What Is the Difference Between All-Wheel Drive and Four-Wheel Drive?



In today’s automotive world, buyers have a lot of drivetrain choices. Front-wheel drive and rear-wheel drive are somewhat self-explanatory, but the difference between all-wheel drive and four-wheel drive can be somewhat confusing. We’re glad to explain the difference for you.


All-Wheel Drive

This is the newer and more prevalent of the two drivetrain systems. In a general sense, all-wheel drive (AWD) is always on. All four wheels are getting power all the time, but not necessarily equal amounts. Depending on the type of car it is, the system might send more power to the front or rear wheels. And, with modern torque vectoring, the system can respond to road conditions and traction needs to send more power to the wheels that need it.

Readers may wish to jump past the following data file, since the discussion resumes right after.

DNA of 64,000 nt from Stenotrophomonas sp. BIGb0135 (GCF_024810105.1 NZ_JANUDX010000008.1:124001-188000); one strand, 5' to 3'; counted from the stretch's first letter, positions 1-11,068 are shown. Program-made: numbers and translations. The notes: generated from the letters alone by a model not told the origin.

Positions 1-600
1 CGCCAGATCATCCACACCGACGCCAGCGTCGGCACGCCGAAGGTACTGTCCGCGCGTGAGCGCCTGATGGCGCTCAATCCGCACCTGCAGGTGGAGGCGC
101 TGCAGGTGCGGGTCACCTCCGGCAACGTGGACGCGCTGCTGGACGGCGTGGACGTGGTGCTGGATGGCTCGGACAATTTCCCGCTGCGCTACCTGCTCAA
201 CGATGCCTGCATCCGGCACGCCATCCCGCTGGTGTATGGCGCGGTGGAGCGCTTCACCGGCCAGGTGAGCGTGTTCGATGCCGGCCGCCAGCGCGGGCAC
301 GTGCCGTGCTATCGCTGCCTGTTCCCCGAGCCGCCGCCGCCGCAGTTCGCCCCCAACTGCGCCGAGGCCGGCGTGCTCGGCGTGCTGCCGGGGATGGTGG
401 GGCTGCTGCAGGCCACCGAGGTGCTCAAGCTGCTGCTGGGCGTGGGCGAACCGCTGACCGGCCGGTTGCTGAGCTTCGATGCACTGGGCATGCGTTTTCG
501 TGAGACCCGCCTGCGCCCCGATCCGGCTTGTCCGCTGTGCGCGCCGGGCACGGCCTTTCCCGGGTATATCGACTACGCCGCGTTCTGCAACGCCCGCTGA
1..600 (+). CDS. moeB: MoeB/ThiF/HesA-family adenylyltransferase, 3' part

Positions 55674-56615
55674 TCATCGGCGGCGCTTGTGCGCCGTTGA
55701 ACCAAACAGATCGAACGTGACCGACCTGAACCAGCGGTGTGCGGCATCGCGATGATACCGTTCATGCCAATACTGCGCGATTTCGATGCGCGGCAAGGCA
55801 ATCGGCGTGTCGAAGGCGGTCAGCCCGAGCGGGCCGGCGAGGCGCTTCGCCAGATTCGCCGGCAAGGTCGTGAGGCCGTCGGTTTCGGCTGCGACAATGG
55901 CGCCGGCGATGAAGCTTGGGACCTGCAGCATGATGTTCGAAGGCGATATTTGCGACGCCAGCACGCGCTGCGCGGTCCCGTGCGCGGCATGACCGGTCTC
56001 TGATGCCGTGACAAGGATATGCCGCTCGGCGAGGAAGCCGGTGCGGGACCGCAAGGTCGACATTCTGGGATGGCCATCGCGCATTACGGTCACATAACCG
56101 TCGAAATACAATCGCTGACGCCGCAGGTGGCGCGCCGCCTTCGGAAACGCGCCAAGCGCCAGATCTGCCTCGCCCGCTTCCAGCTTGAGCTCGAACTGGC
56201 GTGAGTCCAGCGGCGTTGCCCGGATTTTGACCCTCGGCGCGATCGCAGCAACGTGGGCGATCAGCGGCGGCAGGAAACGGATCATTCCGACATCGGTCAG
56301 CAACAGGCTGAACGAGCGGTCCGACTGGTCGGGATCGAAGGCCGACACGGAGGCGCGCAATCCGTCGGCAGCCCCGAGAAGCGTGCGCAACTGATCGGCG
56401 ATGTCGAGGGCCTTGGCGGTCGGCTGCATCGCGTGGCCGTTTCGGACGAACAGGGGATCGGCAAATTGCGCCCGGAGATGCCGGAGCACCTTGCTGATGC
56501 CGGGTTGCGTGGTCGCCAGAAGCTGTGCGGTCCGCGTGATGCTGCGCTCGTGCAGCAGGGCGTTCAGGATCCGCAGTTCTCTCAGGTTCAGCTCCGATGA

Four-Wheel Drive

Thee days, four-wheel drive (4WD) is reserved for vehicles that spend some time operating off the pavement, like a pickup truck or real sport utility vehicle. 4WD can usually be turned off when not needed to increase fuel efficiency, but it will not automatically turn back on. The driver has to manually change the drivetrain setting to get the traction he or she needs.

4WD is much more capable off-road than an AWD vehicle would be. Most 4WD vehicles come with some type of low-range gearing and locking differentials to help negotiate rough terrain.


For a selection of dependable vehicles with all-wheel drive or four-wheel drive, visit us at Danny Len Buick GMC.


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